A person may choose hospice if his or her doctor determines that the person has 6 months or left to live, if the disease follows the expected course. There is no requirement to be actively dying, or even bed-bound. As long as a doctor determines that a patient remains eligible, there is no limit to the amount of hospice care a person can receive.
Difficult conversations that demonstrate caring and love.
Starting The Conversation
Difficult Conversations… Demonstrate Caring And Love.
We’re here for you.
We can help.
It’s normal to be unsure how to discuss topics like hospice care and advanced care planning. Residential Hospice has helped thousands of patients and their families have these “Courageous Conversations” with honesty and care. We’ve seen time and again the peace of mind that comes when patients and their families can reach a place of better understanding, clarity, and emotional readiness.
Ask Yourself About Your Care Goals
There is more than one way to approach a life-limiting illness. Take time to consider what is most important to you.
Are severe pain, treatment side effects, and other symptoms keeping you from spending your time and energy on the things you most want to do?
Would you prefer to stay out of the hospital and be comfortable in your own home?
Would you like to stay active and comfortable throughout the day, or are you perhaps looking ahead to a milestone like the birth of a grandchild?
When would it be OK to shift from aggressive treatments to comfort care?
Would you want to use extreme measures to prolong your life, such as long-term need of a breathing machine or feeding tube?
Could you benefit from more frequent nurse visits; help with daily activities like bathing and dressing; comforting therapies such as massage, music, aroma, or pet; or just additional companionship?
Would you like additional emotional, spiritual, or social support related to your diagnosis?
Each of us should have the POWER TO CHOOSE the path we want to take.
The only certainty we can offer each other is the chance to fulfill a loved one’s wishes and to give them the end of life journey they desire.
We know that navigating your health care options can sometimes be overwhelming. This is why Residential has Journey Counselors available to serve as care advocates, providing information and support for your specific health needs. Even if you are not facing a life-limiting illness, it is never too early to learn about all of your healthcare options and guide your own path.
Journey Counselors serve Residential patients who have:
- Chronic, advanced, and/or terminal illness
- An interest in learning more about advanced illness and end-of-life care options
Journey Counselors are available even if you are continuing to seek aggressive treatment.
“ We are firm believers that there are angels right here on earth with us and you’ve proven that. We cannot express how deeply our family’s gratitude is for your delicate and sympathetic care that was extended to our father in his time of need by Residential Hospice. ”
‒ Family of Eugene Sr.
Common Hospice Misconceptions
What are your beliefs and expectations about hospice care?
Hospice is a philosophy of care focused on optimizing quality of life, comfort, and dignity for patients. Although the root of hospice care is medical in nature, Residential Hospice takes a holistic approach to serve the needs of patients and their families as thoroughly as possible.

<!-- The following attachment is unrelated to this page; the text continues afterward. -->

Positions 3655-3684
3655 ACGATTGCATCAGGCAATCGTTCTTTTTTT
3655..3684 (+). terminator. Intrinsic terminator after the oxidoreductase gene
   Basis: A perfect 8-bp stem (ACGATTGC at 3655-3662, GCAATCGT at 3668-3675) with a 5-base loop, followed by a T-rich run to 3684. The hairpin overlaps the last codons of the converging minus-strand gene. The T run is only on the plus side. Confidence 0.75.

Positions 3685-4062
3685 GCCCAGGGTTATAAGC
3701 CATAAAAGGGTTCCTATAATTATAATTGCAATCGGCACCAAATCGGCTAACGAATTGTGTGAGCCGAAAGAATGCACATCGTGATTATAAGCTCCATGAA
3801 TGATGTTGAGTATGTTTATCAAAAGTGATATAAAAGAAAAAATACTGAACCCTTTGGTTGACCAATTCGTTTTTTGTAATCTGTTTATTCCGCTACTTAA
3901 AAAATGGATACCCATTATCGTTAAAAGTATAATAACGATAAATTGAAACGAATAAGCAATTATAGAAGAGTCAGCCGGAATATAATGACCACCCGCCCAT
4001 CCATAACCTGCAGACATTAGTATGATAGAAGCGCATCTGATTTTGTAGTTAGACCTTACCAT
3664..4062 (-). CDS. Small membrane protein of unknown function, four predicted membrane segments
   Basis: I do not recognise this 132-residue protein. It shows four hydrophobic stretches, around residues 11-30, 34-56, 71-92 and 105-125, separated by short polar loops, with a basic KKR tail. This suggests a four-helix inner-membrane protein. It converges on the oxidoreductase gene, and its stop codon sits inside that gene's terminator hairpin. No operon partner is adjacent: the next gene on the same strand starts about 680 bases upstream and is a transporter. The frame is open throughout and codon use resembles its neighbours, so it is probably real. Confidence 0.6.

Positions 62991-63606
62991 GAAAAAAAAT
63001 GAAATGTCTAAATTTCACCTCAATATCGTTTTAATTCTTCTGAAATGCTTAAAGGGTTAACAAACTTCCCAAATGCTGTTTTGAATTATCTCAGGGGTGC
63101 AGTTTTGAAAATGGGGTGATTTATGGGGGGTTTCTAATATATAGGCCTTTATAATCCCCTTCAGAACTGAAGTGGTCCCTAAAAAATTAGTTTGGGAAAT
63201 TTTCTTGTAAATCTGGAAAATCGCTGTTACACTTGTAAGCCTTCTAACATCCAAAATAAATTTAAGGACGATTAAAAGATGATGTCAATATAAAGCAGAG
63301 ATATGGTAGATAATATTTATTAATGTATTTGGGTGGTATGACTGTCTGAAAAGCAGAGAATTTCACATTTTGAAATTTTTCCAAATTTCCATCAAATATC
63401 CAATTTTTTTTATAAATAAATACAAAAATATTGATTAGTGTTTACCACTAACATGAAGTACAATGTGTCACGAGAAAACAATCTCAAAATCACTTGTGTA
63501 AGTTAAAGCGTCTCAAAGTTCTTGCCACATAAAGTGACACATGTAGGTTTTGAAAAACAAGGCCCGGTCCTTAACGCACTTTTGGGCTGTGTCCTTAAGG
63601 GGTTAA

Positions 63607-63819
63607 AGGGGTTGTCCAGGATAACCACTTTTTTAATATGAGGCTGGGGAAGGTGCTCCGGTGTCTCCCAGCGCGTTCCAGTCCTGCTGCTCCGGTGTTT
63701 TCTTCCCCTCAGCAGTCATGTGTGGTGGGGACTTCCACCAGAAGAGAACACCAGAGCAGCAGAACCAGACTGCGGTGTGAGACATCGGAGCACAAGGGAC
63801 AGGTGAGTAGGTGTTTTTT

Discover more about the facts of hospice below and how it will impact you and your loved ones.
- Hospice Is Only For Patients Who Are Close To Death Or Actively Dying.
- Hospice is only for cancer patients
Hospice care is available to people of all ages with any kind of life-limiting illness, including cancer, advanced Alzheimer’s disease, heart disease, lung disease, kidney disease, and HIV/AIDS.
- Hospice is a place where patients go to get service
The word ‘hospice’ refers to the approach to care, not the place where a person receives it. Residential Hospice brings hospice care to patients wherever home may be: a house or apartment, assisted living facility, nursing home, long-term care facility, or hospital.
- If I choose hospice, my current doctor can no longer be involved in my health care
Maintaining doctor-patient relationships throughout hospice care is of the utmost importance. Residential Hospice keeps our patients’ primary care physicians involved in overseeing care, through regular communication and coordination. When needed, the Residential Hospice Medical Director can serve as a second physician and make house calls to help make a patient more comfortable.
- All my current treatments and medications will have to stop
While aggressive treatments related to the hospice diagnosis may be discontinued, we can provide a different avenue of treatment with the goal of comfort. Moreover, treatments may continue for any condition not related to the hospice diagnosis. (For example, a patient electing hospice due to heart disease may continue to receive treatment for managing diabetes, a separate condition.) All medications are reviewed by a Residential Hospice nurse at the time hospice care is elected. Based on the drugs’ intended purpose and potential side effects, the patient, family, and nurse decide together how the medication regimen should change in keeping with the patient’s goals.
- My family and I cannot afford hospice
Hospice care is fully covered by Medicare, Medicaid, and most private insurance plans. All needed medications and medical equipment that are related to the hospice diagnosis are covered. Learn more about paying for hospice care.
- If I choose hospice care, I will have to sign a Do Not Resuscitate order
Medicare does not allow anyone to force you to have a Do Not Resuscitate (DNR) order. The Residential Hospice care team can educate you and your loved ones on what it means to have a DNR (or not) and supports whatever decisions you make.